JOHN W. DRAPER 1811 - 1882
On the 5th of May, 1811 John William Draper was born near Liverpool, England. The son of an itinerant Methodist preacher.
In 1832, Draper immigrated to the United States with his mother, his three sisters and his new wife Antonia Coetana de Paiva Pereira Gardner. In America Draper continued his studies at the University of Pennsylvania in medicine and chemistry.
In 1836 he earned his medical degree and shortly after began working as a professor of physics and physiology at Hampton-Sidney College, in Virginia.
In 1837 Draper began experimenting intermittently with silver nitrate and the actions of vapors, similar to the work performed by Thomas Wedgwood and Sir Humphrey Davy. Some of the results of his research were published in the AMERICAN JOURNAL OF MEDICAL SCIENCES.
In 1839 Draper moved to New York City for a new job as professor of chemistry and natural history in the Academic Department of The University of New York. Upon hearing of Daguerre's discovery, Draper immediately began experimenting with the daguerreotype process,
In March 31, 1840, Draper wrote a a paper to the London and Edinburgh Philosophical Journal. The magazine published Draper's letter in the September 1840 issue. In the article Draper explains his process for photographing portraiture with the daguerreotype process. This was the first report received in Europe regarding successful photographic portraiture, although others have laid claim to being the first. Dr. Draper’s first reported portraiture was that of his sister, Miss Dorothy Catherine Draper, dressed in white sitting still for a period of 65 seconds.
Dr. Draper stated, “that with a double convex lens of four Inches diameter and a fourteen inch focus, he had produced perfect miniatures in the open air, in from twenty to ninety seconds, and that in diffused daylight. On a bright day, portraits could be made in from five to seven minutes. He recommended the passing of light through blue glass, so as not to fatigue the eyes of the sitter. He described also a head-rest, advised how the hands should be kept, spoke of the management of the background, the angle under which the light should fall, the effect of different kinds of dress, I the use of vases, urns and I other ornaments, and in short, gave so much practical advice as to prove that he thoroughly understood and had tested every thing connected with the subject”.. Due to his documented accounts Professor Draper is considered the father of portraiture. (An article documenting Drapers efforts is available to HCCC elite members in the v2q3 newsletter)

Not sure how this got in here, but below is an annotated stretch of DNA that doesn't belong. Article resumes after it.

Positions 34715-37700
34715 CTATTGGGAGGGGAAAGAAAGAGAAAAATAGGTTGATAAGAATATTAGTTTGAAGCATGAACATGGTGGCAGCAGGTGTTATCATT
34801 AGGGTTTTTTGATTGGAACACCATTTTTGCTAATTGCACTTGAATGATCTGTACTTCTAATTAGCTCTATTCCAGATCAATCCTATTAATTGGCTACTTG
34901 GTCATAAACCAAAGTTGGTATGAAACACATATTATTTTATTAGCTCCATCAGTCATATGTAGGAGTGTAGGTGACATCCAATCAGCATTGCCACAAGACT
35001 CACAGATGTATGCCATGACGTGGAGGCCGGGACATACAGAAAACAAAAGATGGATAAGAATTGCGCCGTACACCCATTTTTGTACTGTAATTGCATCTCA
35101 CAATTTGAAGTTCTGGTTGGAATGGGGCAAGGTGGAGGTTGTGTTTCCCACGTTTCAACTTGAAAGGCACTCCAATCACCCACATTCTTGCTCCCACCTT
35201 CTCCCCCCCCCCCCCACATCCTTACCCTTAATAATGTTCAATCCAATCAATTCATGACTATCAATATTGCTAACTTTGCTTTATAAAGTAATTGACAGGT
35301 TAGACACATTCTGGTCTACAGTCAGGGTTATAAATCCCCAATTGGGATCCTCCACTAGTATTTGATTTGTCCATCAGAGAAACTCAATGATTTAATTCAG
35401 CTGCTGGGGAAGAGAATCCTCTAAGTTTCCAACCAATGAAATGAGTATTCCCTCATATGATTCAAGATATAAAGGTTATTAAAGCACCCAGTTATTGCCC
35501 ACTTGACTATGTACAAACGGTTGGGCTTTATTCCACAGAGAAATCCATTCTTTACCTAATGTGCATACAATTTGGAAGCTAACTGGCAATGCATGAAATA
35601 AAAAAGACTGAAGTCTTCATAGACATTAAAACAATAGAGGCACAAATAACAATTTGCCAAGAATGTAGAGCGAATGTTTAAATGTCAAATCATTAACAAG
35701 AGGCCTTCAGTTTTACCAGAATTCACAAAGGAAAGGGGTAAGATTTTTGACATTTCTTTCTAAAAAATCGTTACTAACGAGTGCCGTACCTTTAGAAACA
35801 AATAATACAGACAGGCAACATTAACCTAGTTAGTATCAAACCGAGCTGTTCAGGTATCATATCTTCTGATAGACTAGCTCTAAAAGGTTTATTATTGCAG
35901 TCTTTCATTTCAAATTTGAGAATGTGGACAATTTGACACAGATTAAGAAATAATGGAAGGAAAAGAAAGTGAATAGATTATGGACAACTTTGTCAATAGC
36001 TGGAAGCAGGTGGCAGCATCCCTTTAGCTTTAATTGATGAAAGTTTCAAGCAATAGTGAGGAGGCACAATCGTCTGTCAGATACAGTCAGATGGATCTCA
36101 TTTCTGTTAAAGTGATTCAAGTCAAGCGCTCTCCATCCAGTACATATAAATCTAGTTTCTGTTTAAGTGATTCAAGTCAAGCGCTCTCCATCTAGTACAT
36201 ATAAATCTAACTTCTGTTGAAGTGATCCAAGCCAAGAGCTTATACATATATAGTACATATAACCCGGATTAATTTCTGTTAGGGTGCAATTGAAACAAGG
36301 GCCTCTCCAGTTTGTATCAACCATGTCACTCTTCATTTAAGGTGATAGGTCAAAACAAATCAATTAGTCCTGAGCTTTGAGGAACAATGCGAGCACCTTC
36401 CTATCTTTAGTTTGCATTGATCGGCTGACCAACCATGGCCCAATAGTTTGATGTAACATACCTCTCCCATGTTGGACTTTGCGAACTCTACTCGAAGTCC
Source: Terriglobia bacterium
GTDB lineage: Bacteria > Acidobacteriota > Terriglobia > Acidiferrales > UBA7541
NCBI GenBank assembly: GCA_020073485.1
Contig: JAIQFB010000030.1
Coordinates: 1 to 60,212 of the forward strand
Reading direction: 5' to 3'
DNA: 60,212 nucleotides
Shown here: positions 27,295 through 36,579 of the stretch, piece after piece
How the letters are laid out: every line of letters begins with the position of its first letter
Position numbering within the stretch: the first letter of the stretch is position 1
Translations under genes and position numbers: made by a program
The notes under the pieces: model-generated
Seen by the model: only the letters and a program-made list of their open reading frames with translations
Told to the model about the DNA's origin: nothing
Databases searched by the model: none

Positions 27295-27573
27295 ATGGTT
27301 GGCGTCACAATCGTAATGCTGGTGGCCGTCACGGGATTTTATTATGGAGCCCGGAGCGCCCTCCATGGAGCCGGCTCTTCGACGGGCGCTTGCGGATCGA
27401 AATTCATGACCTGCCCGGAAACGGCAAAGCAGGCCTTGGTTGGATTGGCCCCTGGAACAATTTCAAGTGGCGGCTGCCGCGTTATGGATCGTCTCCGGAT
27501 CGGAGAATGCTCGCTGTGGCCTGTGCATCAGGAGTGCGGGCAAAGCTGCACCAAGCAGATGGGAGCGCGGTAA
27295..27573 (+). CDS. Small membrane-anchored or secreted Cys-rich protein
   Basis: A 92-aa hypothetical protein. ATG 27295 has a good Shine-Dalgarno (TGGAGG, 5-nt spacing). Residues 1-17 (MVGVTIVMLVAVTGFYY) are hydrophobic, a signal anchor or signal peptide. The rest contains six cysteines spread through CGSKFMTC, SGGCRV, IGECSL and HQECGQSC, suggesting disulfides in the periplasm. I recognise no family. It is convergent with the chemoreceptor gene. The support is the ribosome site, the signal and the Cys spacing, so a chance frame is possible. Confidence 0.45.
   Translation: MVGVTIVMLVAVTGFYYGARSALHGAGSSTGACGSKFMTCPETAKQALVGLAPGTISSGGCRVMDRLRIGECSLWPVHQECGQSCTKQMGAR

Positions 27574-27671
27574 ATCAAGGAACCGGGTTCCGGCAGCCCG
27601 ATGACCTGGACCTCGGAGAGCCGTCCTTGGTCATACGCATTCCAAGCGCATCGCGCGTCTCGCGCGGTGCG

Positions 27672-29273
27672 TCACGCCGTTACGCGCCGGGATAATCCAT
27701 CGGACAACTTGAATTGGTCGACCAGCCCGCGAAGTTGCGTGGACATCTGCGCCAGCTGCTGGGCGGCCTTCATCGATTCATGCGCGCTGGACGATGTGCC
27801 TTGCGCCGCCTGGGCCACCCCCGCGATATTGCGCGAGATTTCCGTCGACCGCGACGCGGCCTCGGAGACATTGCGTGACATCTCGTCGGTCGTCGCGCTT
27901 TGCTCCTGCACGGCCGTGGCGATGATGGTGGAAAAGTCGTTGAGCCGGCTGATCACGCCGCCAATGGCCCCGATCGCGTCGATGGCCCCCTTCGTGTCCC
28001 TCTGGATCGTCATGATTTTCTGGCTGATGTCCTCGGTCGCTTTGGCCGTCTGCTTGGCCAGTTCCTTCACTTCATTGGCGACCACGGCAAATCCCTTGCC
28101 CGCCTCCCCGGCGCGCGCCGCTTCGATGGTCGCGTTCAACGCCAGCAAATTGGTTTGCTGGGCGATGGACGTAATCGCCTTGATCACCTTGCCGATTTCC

On March 23, 1840, after a number of unsuccessful attempts, Draper reported, at a meeting of the New York Lyceum of Natural history, later to become the New York Academy of Sciences, that he had been successful in utilizing a small daguerreotype camera to photograph the moons surface on one inch diameter plates with a twenty minute exposure. He later copied these images on to larger ones by the use of an enlarging camera. The first photographs of the moon clearly showed areas of dark spots and the lunar surface although quite crude. In his memoirs Draper wrote: "By the aid of a lens and heliostat I caused the moon beams to converge on a plate, the lens being three inches (76mm) in diameter. In half an hour a very strong impression was obtained. With another arrangement of lenses I obtained a stain nearly an inch (25mm) in diameter in which the dark spots might be indistinctly traced. This marked the beginning for Astronomical Photography.
In April, 1840, Draper entered into a partnership with Samuel Morse. This venture extended the advancement of photography, through experiments for refining the process, thus propelling its business. Draper experimented with different lenses utilizing lenses of short focus and large apertures to decrease exposure times.
In 1843 Draper constructed a "Tithonometer", an instrument for measuring the intensity of light, which was to be the forerunner of the actinometer and other future light measuring devices. 6
During 1853 Draper served on the awards committee along with Samuel F.B. Morse and James Renwick. Their committee awarded photographer Jeremiah Gurney, a $500 silver pitcher as first prize for the best daguerreotype, in the first American photo contest sponsored by Edward Anthony.
In 1856 Draper published the book, “Human Physiology And Dynamical”. The book was illustrated with the first photomicrographs that he took.
In 1863 Harpers published his work, “History Of The Intellectual Development Of Europe”. This literary accomplishment was received with to rave reviews. Draper summarized his own book as "This work is the completion of my treatise of physiology, in which man was considered in his social relation. Seen through the medium of physiology, history presents a new aspect to us. We gain a more just and thorough appreciation of the thoughts and motives of men in successive ages of the world."
In 1864, Draper was president of the American Photographic Society, established in 1858. The APS was one of the first amateur clubs for the advancement of photography.
In 1865 -1880 Draper continued to publish many of his works including his “Thoughts On The Future Civil Policy Of America” in 1865. The “History Of The American Civil War” In 1870, an important three-volume work. The “History Of The Conflict Between Religion And Science”, 1876 and a book on his collection of early papers titled “SCIENTIFIC MEMOIRS: Being Experimental Contributions To A Knowledge Of Radiant Emergy”, published in 1878 by Harpers.
On January 4, 1882, Professor John William Draper died at the age of 71 at his home in Hastings-on-the-Hudson, New York.
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